Environmental Protection Agency chief Gina McCarthy denied Wednesday that environmental lobbyists played an outsized role in crafting the agency’s carbon dioxide regulations.
The claim comes from a New York Times article from July 6, outlining how a report authored by influential lobbyists with the Natural Resources Defense Council was used by the Obama administration “as its blueprint” for its recent regulations on power plant emissions.
McCarthy said the Times piece, by seasoned environmental reporter Coral Davenport, was given “surprising credibility” by Republicans, and denied that NRDC and other environmental groups had undue influence over the agency’s carbon rule.
“It’s a discredit to [EPA employees] to suggest that this was designed by one group months ago,” McCarthy told lawmakers in a Wednesday hearing. “This is a result of hard work.”
“I have met many more times with utilities than I have with NRDC,” McCarthy added.
But Republicans did not seem to buy her arguments, and criticized the EPA for listening to wealthy liberal elites over ordinary Americans.
“It is absolutely shameful to me that the EPA under the direction here of the Administrator, will allow this powerful group of lawyers and lobbyists to draft their regulations – but yet this same Administrator refuses to actually listen to the people whose lives and jobs will be severely impacted by these regulations drawn up by wealthy lawyers and lobbyists,” said Wyoming Republican Sen. John Barrasso during the hearing.
“Let’s be clear, the NRDC is a wealthy, elite, powerful lobbying machine with more than influence over decision making in Washington than and ordinary American citizen,” Barrasso added. “They have millions, which gives them access. The EPA has turned a deaf ear on those who don’t.”
In her July article, Davenport says that NRDC lobbyists David Doniger, David Hawkins and Daniel Lashof “worked with a team of experts to write a 110-page proposal, widely viewed as innovative and audacious, that was aimed at slashing planet-warming carbon pollution from the nation’s coal-fired power plants.”
That effort was begun in November 2010, the NRDC report was released in late 2012 and the EPA proposed its carbon rule for new power plants in September 2013. Its rule for existing plants came in June 2014.
“By late 2012, Mr. Doniger, Mr. Hawkins and Mr. Lashof had finished their proposal and began to travel across the country to present it to state regulators, electric utilities, executives and anyone else they expected to have a hand in shaping the rules,” Davenport reported. “In Washington, Mr. Doniger briefed Mr.Goffman [the EPA’s top clean air lawyer] and Mr. Obama’s senior climate adviser at the time, Heather Zichal.”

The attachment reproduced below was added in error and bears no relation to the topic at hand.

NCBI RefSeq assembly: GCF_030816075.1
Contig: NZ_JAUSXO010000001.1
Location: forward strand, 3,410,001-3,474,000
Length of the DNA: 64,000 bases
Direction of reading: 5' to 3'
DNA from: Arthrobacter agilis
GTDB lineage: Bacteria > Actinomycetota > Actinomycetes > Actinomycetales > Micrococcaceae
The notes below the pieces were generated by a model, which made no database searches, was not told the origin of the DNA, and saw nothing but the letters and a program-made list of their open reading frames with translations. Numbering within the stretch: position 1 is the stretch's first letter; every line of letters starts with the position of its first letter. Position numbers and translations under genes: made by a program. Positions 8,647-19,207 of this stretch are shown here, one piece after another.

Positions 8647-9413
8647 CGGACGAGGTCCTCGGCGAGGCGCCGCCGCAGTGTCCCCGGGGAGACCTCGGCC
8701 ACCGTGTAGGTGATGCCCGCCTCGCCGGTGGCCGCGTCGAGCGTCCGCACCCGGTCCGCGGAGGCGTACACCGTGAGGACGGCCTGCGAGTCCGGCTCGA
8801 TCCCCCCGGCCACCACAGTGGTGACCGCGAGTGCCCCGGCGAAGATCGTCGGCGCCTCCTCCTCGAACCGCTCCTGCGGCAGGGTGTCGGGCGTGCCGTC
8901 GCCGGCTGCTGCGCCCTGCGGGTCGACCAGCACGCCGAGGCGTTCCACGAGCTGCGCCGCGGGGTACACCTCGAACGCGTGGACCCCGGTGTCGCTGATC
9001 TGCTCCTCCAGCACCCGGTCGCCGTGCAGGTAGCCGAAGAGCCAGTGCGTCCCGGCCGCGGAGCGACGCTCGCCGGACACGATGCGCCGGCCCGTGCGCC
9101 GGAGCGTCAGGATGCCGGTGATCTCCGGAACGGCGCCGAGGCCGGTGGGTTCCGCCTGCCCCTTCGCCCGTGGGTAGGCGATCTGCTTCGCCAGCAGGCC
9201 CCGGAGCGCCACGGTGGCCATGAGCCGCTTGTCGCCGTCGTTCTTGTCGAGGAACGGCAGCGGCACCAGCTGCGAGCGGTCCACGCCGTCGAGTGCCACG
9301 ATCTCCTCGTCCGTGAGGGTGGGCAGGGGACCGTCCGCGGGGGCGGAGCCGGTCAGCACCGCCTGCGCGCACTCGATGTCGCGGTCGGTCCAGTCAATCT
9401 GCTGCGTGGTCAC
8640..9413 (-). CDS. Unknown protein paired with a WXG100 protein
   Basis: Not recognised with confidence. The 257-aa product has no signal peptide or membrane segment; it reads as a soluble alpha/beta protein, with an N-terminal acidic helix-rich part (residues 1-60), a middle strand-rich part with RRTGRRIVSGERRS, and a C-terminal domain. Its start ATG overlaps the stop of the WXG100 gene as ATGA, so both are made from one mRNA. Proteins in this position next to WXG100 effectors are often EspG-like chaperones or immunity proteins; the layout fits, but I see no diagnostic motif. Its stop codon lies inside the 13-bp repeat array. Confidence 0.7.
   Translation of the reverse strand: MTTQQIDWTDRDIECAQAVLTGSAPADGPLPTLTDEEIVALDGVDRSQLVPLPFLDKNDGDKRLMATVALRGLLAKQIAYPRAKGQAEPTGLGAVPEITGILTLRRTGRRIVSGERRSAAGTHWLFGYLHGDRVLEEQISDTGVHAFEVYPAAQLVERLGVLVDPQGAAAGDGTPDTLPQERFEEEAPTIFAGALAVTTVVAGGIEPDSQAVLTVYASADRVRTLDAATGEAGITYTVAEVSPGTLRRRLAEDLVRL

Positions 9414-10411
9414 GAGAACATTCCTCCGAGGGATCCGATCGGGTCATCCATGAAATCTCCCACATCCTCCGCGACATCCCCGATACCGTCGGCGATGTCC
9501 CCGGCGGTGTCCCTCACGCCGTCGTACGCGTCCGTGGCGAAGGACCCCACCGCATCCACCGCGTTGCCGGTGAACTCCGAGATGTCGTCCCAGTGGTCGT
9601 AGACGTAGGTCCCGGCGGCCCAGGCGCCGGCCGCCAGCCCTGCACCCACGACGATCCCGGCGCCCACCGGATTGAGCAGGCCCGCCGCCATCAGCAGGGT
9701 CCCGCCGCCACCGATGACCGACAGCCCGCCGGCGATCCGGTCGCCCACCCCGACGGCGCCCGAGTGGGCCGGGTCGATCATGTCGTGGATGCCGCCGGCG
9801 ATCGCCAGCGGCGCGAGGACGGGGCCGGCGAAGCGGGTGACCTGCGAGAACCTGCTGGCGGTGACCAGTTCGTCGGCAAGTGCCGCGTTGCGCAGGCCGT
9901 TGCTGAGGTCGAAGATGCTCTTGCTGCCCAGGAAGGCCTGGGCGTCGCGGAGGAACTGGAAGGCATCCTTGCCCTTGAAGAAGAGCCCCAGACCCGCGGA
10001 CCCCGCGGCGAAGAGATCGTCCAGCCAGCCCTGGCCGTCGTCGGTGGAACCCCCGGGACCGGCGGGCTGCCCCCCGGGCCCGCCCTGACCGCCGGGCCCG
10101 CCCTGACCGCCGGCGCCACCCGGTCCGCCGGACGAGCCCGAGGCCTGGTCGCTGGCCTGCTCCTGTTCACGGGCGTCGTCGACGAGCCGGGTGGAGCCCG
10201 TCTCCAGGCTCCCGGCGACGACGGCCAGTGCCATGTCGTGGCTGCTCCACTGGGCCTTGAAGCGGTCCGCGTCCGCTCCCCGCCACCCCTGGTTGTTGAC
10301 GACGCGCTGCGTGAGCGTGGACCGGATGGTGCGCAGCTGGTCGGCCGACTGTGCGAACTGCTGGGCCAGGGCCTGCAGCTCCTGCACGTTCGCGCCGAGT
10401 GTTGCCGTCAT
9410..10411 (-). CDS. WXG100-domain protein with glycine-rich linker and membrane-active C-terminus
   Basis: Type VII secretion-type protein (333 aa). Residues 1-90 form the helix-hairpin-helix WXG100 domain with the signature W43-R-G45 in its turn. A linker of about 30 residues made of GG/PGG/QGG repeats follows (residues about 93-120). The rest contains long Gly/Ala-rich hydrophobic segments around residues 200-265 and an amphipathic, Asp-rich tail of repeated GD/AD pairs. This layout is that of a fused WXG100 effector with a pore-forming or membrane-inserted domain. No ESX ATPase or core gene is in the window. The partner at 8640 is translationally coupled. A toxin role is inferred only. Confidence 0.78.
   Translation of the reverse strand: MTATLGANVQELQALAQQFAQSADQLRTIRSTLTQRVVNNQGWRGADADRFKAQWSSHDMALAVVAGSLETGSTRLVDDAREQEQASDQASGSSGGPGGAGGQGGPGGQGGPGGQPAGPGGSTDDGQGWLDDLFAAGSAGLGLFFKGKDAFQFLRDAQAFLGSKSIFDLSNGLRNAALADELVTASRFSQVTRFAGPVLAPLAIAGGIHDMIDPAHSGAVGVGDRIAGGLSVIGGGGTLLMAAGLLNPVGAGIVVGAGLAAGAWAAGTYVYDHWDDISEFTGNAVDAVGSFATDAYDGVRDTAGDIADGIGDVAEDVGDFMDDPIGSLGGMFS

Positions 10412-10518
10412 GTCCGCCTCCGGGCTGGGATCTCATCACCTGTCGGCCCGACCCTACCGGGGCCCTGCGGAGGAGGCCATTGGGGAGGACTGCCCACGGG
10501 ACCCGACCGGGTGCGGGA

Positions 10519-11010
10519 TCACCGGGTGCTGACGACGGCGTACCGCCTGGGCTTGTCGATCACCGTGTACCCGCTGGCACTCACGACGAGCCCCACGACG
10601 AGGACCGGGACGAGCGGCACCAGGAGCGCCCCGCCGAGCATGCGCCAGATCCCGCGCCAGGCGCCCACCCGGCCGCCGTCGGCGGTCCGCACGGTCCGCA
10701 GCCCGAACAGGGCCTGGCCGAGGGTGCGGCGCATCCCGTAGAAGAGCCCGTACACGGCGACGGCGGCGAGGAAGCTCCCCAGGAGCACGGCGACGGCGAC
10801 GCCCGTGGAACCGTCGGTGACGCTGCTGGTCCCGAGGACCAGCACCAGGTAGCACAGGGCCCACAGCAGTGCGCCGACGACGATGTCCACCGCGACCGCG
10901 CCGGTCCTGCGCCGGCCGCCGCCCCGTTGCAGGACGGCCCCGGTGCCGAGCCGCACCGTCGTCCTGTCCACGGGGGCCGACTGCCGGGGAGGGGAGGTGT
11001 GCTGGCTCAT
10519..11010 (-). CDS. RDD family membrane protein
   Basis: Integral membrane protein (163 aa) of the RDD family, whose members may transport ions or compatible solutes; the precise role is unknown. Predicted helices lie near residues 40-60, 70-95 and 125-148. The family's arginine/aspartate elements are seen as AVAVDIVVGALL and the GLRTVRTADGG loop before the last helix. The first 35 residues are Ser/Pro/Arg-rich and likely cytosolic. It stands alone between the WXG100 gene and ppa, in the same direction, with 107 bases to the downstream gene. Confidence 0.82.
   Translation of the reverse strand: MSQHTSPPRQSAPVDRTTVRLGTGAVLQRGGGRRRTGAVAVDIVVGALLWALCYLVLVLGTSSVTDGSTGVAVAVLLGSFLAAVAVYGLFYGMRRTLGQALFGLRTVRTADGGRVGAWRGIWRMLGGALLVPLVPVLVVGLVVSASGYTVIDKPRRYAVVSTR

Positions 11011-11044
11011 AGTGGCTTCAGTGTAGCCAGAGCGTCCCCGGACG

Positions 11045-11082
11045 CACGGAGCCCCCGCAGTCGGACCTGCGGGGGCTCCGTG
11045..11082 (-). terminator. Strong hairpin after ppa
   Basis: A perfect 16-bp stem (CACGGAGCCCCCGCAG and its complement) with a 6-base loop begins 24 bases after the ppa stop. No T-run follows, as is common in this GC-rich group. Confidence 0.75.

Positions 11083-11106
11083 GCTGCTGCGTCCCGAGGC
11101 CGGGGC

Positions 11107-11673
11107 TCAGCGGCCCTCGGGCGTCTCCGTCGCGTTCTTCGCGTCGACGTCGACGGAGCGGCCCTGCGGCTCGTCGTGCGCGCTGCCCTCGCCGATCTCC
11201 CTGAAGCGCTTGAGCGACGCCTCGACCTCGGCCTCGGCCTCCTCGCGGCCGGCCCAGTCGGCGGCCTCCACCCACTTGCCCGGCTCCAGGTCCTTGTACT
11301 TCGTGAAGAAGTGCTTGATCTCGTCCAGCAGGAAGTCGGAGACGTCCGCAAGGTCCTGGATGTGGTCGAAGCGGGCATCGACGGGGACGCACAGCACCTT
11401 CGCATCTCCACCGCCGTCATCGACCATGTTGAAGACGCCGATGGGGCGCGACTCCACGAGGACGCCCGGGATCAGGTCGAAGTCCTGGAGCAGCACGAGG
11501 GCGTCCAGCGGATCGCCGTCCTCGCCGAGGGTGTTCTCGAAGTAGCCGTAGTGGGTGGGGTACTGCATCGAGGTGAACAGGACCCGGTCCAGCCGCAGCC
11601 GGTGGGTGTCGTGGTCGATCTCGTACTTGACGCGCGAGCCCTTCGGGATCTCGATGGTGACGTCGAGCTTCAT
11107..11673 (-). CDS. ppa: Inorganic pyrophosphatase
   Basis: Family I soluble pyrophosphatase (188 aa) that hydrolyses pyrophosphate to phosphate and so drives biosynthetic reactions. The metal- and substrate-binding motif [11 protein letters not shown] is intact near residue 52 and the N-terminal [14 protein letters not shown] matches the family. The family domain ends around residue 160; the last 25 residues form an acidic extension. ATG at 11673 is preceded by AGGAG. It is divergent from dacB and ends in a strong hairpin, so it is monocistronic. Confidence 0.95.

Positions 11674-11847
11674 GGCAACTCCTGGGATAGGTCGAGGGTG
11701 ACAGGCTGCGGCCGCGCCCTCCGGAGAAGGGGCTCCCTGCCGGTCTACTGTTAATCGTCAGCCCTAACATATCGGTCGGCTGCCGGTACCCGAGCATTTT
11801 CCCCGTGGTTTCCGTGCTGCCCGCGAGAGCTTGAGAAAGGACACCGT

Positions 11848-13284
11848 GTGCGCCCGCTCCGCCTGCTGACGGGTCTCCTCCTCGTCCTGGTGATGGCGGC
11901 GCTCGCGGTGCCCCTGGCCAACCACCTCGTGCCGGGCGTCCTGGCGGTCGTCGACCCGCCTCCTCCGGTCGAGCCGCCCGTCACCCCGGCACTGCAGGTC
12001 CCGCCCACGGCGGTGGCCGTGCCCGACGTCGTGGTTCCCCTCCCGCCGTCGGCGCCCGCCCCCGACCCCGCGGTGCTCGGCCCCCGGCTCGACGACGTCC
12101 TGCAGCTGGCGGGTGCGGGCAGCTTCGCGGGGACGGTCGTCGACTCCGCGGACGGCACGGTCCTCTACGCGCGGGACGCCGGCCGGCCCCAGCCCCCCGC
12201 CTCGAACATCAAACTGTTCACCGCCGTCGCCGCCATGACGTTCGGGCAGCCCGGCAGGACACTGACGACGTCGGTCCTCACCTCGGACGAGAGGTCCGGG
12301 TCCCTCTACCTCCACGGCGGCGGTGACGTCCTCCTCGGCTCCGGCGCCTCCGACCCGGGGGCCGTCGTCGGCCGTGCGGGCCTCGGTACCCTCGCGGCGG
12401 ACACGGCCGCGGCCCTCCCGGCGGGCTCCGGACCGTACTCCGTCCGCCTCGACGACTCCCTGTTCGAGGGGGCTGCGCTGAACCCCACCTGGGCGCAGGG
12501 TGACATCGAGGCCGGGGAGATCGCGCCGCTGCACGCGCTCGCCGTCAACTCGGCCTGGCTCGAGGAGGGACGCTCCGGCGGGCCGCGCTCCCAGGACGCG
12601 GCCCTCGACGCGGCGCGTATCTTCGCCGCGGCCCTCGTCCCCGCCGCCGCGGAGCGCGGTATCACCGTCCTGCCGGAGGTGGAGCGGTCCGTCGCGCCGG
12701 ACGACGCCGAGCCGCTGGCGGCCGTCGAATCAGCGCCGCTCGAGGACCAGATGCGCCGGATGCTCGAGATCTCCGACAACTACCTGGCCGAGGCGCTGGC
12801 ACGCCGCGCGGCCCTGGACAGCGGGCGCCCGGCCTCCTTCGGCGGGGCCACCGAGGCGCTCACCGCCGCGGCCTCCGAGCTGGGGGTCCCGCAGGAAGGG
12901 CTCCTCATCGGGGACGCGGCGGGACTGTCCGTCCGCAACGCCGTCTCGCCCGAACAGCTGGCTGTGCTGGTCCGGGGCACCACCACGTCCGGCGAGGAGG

The EPA has since denied the NRDC’s reportedly large influence, which McCarthy repeated during Wednesday’s Senate hearing.
“Indisputable, however, is that the Natural Resources Defense Council was far ahead of the E.P.A. in drafting the architecture of the proposed regulation,” Davenport added.
“The goal was to move this idea very quickly into the public conversation and affect as many people’s thinking as possible,” Doniger wrote to Davenport in an email.
“E.P.A. officials did not start working in earnest on the rule until fall 2013, when they held sessions around the country to hear from regulators, utilities and many others the Natural Resources Defense Council had by then been briefing for months,” Davenport wrote. “Many told the E.P.A. that they wanted to see an innovative plan like the one they had heard about from the council, even if they did not specifically name it as the group’s plan.”
“They were the first out of the gate,” Adam Kushner, a former top EPA legal official, told Davenport. “And the first out of the gate frames the debate.”
Davenport did not respond to The Daily Caller News Foundation’s request for comment.
Content created by The Daily Caller News Foundation is available without charge to any eligible news publisher that can provide a large audience. For licensing opportunities of our original content, please contact email@example.com.